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Crop reports from major suppliers and data from North American agriculture agencies indicated that a decrease in planting and harvested areas, combined with a decrease in yields due to environmental factors, brought barley production down 31 to 34 percent for the U.S. and Canada, respectively, in 2021.
Protein levels measured in barley are estimated to be approximately 15 percent higher, resulting in lower starch and other components in the grain quality that has not been observed in six decades (source: Proximity Malt End-of-Season 2021 Crop and Barley Market Report).
What does this mean for brewers and what can the brewing industry do?
First, know and understand the source of your malt. If it is from a large supplier that sources from the Midwest U.S. states (North Dakota, Montana, Idaho) and Canada for barley, then the crop quality should be a concern. If it is a small hyperlocal supplier that was not adversely affected such as in the Southern states, you may find yourself in a normal situation and hopefully strain is not placed on these local suppliers to fill any large supplier void leaving your options low for the malt you need.
Second, read your Quality Analysis sheet that accompanies your malt delivery. Is your protein higher than normal? Is your starch level lower? What is the average size or dimension of the berry itself? If you observe anything that deviates from your historic data and reports, you may be faced with lower extract and difficult lautering conditions.
Your brewery might already be under pressure to maintain steady production, so reducing the number of turns in a brewhouse per day may not be an option. Also, you may already be faced with hours-long brew sessions and the thought of stuck mashes or tough-to-lauter grain beds adding more time will be unwelcome stressors on you and your staff.
Consider enzymes to improve quality and build a better brew
Novozymes' Ultraflo Max enzyme product was developed for these reasons to optimize crop yield. Ultraflo Max combines Non-GMO (non-genetically modified organisms) beta-glucanases, xylanases, and cellulases in an optimum blend to aid the filtration process and prevent extract loss per brew session.
In a historical time when brewers must use smaller malt berries with a highly altered composition of starch, protein, and fiber, an enzyme blend can help improve the filtration bed set by the grains and maintain the extract level you depend on for each malt-based recipe.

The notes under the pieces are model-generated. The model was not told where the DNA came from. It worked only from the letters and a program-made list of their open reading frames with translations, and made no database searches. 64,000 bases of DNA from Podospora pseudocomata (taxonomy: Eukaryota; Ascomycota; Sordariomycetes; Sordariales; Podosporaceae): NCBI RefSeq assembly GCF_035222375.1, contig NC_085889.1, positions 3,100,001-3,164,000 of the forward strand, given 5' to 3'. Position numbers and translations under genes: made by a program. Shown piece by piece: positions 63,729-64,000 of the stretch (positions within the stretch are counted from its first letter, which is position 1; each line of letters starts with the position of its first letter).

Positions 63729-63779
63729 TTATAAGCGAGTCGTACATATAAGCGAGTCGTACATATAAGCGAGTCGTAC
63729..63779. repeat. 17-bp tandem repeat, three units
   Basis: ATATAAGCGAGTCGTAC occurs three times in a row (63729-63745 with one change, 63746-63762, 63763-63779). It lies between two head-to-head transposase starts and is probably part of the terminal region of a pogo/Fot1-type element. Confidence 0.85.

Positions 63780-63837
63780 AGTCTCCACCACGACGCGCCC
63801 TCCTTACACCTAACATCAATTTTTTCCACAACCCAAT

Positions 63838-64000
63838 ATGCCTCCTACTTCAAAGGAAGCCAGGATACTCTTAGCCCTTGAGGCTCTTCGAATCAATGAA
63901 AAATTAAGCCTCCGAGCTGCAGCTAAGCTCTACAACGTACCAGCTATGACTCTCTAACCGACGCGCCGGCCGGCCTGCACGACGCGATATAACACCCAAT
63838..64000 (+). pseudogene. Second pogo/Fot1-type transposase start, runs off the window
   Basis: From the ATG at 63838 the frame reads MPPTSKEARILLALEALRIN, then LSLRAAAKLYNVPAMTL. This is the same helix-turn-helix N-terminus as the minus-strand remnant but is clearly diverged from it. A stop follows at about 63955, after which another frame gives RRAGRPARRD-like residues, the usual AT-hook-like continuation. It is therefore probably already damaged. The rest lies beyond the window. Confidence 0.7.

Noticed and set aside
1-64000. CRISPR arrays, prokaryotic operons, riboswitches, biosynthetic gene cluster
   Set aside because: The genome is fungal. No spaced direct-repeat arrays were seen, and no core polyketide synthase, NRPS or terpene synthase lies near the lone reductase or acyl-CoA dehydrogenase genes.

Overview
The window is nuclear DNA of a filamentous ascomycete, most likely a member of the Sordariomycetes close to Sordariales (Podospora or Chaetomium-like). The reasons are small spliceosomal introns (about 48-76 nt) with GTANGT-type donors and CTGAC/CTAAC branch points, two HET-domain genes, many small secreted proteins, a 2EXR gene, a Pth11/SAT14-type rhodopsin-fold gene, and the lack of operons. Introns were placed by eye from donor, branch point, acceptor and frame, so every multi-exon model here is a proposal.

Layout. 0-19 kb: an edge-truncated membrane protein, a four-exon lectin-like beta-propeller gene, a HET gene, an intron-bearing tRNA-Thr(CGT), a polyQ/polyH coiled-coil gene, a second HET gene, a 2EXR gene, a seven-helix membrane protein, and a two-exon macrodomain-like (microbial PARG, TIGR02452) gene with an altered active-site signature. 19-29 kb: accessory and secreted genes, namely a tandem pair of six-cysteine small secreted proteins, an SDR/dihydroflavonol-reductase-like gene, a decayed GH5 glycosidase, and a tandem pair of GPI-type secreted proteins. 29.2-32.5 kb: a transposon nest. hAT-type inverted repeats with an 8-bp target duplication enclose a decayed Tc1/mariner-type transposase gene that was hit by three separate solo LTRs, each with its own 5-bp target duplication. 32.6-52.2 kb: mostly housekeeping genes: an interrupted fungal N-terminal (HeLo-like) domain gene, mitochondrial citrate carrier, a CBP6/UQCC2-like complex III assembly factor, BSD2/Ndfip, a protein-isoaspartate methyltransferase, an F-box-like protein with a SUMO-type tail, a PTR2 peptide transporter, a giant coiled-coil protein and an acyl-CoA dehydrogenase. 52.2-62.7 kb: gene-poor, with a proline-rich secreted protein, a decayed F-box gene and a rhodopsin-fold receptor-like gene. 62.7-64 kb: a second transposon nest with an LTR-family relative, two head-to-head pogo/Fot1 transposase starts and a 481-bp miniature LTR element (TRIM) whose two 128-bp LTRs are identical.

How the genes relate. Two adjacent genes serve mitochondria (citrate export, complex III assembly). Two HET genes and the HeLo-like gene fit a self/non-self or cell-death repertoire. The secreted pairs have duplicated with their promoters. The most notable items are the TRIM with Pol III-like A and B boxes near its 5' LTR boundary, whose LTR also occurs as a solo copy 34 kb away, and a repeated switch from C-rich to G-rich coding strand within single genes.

If high protein content in malt is a concern because of haze formation, Novozymes' Neutrase 0.8L BrewQ or FAN Boost protease enzyme products can help. Unwanted haze formation in a final beer product is caused by interactions between proteins and polyphenols. Elimination of one of these, in this case the protein through enzymatic hydrolysis, can assist in formation of a clear and haze free beer.
These products have a two-fold benefit in the brewing process where hydrolysis of proteins can also result in improved filtration and wort separation and also feed the fermentation with valuable free amino nitrogen to reduce yeast stress. However, too much residual FAN in a beer could possibly lead to unwanted flavors, altered color and an unstable shelf product. It is important to work with your local Univar Solutions representative to discuss which options and approach are best suited for your process.
Bioinnovation to enhance your brew formulas
As a global leader in ingredient distribution, we deliver enzymatic solutions from Novozymes, a world leader in innovative and sustainable biotechnology. Novozymes’ product portfolio contains an extensive range of cutting-edge enzymes and related technologies that serve many beverage production applications while benefiting local farmers and helping to reduce cost and waste for better beverage processes.